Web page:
Financial planner Scott Fessler was a highly energetic, athletic young father when, at the age of 33, he was in a near-fatal motorcycle crash. Scott suffered fractures to his cervical vertebrae, resulting in paralysis from the neck down.
Immediately after the July 2006 accident, Scott underwent spinal surgery to fuse his C4-C6 vertebrae. He suffers chronic C5/C6 tetraplegia, also known as quadriplegia. He lost use of all four limbs and the independence he had once taken for granted. After his injury, Scott endured inpatient and later, outpatient physical and occupational therapy for six months.
After years of hoping for a breakthrough in research, Scott was selected to receive a neuroprosthetic implant to help him regain function in his right arm and hand. This neuroprosthesis uses low levels of electrical current, or Functional Electrical Stimulation (FES), to stimulate peripheral nerves that control specific muscle groups.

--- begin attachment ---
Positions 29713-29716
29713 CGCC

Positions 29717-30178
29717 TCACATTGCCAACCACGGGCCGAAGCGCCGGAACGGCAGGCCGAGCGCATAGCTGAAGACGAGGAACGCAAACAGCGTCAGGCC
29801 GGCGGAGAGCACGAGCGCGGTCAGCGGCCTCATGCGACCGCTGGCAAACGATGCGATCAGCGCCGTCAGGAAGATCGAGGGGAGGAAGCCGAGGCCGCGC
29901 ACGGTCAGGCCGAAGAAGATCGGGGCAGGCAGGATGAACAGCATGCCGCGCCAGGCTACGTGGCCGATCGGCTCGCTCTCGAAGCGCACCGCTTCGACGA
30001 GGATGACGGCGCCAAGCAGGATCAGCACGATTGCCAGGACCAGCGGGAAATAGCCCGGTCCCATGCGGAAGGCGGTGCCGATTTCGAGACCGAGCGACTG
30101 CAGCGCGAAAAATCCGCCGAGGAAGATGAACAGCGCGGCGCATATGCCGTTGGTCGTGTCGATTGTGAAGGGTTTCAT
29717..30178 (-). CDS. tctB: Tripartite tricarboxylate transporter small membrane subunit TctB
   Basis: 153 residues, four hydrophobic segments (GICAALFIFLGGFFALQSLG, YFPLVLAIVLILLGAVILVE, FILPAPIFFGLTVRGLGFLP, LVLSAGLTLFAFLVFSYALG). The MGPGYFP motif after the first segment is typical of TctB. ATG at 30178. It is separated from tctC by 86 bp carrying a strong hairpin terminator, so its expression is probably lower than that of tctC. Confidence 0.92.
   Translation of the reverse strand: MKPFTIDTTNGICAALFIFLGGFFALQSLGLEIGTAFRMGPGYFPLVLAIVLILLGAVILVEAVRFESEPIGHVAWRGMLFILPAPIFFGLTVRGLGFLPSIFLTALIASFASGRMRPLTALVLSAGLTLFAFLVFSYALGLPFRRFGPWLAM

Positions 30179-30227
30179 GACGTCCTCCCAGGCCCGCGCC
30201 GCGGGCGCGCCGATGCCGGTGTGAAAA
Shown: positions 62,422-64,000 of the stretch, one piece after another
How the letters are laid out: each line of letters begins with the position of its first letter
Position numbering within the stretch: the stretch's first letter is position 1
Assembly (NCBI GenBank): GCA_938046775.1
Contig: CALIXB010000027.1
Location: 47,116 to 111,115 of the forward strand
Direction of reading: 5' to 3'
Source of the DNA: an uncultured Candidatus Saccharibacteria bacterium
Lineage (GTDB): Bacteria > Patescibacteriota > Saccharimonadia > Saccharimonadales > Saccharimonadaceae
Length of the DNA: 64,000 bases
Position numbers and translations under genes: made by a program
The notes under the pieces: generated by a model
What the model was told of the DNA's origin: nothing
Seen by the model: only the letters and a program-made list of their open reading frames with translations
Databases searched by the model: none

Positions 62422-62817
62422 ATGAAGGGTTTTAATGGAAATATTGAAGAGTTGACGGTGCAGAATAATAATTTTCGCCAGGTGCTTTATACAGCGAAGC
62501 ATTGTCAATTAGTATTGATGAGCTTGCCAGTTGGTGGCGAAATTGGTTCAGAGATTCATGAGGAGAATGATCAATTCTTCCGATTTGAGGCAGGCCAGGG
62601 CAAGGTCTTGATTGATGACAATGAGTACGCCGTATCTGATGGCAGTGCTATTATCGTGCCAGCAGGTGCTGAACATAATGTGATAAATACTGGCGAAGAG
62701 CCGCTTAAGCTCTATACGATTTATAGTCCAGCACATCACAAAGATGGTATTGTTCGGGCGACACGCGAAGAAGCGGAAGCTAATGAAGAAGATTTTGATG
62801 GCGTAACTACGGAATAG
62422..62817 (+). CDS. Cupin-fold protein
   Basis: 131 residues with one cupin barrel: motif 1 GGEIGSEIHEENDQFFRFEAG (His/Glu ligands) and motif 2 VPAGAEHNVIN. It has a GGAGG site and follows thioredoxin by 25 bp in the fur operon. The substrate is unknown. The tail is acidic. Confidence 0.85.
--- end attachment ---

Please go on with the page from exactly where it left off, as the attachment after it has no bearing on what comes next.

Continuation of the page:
On June 21, 2011, orthopaedic hand surgeons at the Cleveland FES Center implanted electrodes on over a dozen muscles in Scott’s arm and hand to allow him to extend his elbow and wrist and open and close his hand. He also had a tendon transfer to assist in regaining voluntary thumb pinch. “After the tendon transfer and neuroprosthesis surgery, I received therapy that involved learning to activate my tendon for thumb pinch as well as therapy for programming the neuroprosthesis and learning how to use it,” Scott explains. Initial programming and therapy with the neuroprosthesis took a week. Scott was sent home to learn how to use the system in his own environment. A few months later, Scott returned to Cleveland for an additional week of programming and therapy to fine-tune the neuroprosthesis.